But, overall, these are minor quibbles. As I said, I am transfixed. The characters are lovable, the story grabs you, it has spectacle, excitement and tenderness.

And maybe like all new loves, it is good to be a little unsettled, to hold something back in reserve.

I can’t wait to see what happens in the third series.


Farvel Dannevirke!

Peaky Blinders

This is a rave (no spoilers) about Peaky Blinders, the BBC period drama set in post-WW1 Birmingham. It’s a beautiful, brain-tinglingly fresh historical recreation of an over-looked part of history (one which I especially love as it’s the time my grandparents were teenagers).


The Shelby Brothers

Set around a street gang on the up, it pulls a world of travellers/Gypsies/Tinkers, Fennians/IRA/Loyalists, Anarchists/Communists, London Italian/Jewish underworld (and post-War gender politics) into a strong narrative that is compelling and exciting.


The family discuss business around the beer bucket

It pits Cillian Murphy as the leader of the Peaky Blinder’s against Sam Neill’s weirdly sinister Ulster copper (complete with weirder accent) who has been sent by Churchill to sort him out (and what a great Churchill, always sitting in a chair and still talking down to everyone).


Battle of the film actors

It’s part of the BBC’s stated intent to resist continually humping the corpse of Jane Austen (no matter how productive she continues to be), and it works so well as costume drama.


Illegal bookshop at work

The clothes are just amazing, the sets (virtual and actual) rich and gorgeous, even when they are showing grinding industrial poverty. And the hair cuts… I want one!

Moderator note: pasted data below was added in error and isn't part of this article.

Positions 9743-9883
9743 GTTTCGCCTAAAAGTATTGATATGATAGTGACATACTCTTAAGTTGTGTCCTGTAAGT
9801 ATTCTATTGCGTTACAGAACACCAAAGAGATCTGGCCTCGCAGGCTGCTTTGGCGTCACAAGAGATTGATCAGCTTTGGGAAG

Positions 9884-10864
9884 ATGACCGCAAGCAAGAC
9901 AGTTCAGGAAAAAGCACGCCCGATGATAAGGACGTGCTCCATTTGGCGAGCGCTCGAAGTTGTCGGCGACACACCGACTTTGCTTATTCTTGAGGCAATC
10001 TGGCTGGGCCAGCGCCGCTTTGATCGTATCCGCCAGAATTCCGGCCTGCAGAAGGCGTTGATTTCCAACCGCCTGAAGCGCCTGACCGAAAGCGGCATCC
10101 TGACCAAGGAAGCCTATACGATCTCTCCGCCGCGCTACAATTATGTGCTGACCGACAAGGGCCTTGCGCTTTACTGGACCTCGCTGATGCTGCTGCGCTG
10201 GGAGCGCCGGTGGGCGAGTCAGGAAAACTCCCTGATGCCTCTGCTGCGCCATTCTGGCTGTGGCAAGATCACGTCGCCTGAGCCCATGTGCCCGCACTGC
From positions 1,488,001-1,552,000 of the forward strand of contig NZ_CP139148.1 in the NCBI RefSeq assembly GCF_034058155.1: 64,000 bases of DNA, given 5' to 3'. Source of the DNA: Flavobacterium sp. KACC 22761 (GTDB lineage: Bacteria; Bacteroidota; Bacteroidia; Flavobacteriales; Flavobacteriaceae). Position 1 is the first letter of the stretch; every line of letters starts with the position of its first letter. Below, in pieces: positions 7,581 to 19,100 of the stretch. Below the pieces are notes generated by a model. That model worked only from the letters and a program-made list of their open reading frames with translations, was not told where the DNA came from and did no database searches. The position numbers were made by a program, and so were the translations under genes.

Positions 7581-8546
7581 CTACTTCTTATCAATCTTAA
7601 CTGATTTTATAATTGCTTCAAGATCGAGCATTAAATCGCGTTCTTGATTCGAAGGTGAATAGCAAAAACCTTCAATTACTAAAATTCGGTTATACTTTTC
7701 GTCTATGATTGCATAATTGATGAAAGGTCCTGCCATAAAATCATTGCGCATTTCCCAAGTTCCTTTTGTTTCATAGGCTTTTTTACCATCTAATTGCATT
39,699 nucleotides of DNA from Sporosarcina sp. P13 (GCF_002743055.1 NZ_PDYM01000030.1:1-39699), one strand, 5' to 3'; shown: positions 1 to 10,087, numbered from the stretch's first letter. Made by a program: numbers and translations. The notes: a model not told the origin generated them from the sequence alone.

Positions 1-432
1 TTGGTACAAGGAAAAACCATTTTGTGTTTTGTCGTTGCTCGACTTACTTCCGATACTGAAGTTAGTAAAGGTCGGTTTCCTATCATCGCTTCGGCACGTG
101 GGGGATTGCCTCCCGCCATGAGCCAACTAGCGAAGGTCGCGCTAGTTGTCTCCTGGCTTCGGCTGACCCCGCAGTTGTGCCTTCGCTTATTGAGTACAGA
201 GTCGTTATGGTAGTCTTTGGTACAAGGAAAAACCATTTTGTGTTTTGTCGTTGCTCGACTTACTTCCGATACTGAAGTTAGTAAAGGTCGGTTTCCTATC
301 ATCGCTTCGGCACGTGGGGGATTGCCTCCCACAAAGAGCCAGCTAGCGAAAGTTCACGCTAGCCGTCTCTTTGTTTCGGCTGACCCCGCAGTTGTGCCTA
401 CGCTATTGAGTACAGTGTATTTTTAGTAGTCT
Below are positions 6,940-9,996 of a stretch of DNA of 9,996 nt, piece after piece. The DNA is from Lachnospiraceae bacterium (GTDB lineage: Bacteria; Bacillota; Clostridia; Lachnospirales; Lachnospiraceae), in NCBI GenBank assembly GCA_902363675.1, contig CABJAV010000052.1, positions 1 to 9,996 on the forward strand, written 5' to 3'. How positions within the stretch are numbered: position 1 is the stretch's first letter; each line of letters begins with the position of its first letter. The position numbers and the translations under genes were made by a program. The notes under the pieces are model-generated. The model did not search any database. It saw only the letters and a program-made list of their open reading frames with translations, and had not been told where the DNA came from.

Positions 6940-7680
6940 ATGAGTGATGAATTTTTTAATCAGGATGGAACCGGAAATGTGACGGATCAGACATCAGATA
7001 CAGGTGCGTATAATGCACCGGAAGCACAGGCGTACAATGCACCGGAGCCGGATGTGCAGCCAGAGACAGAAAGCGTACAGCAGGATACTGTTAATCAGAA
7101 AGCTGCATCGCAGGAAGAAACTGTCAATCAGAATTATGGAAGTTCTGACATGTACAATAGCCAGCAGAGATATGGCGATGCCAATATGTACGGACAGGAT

As for the soundtrack… wow. Nick Cave, PJ Harvey, The White Stripes, Arctic Monkeys, Johnny Cash, while anachronistic, all fit perfectly (I believe PJ Harvey and Flood are in charge) both adding to and opening up the story, showing Baz Luhrman how it should be done (his unforgivably ham-fisted butchering of the 1920s classic The Great Gatsby has earned him a special place in period drama hell).


Industrial horseflesh

The theme song, Red Right Hand by Nick Cave and the Bad Seeds, fits the story/themes/feel in ways which continually unfold as the series progresses, with lyrics and instrumentation that seem to have foreseen the story even though the song is from the 1990s (that the song references Milton’s Paradise Lost is perfect for post-Apocalypse 1919).

With only six episodes per season (there have been two with another coming next year) it cracks along but never feels rushed, and the acting and characters are outstanding.



Aunt Pol on the pull

As Thomas Shelby, the always wonderful Cillian Murphy leads the show with an impenetrable calm, while Helen McCrory as Aunt Polly (who ran the gang while the boys were at war) is more than a match for his acting chops (and may surpass him).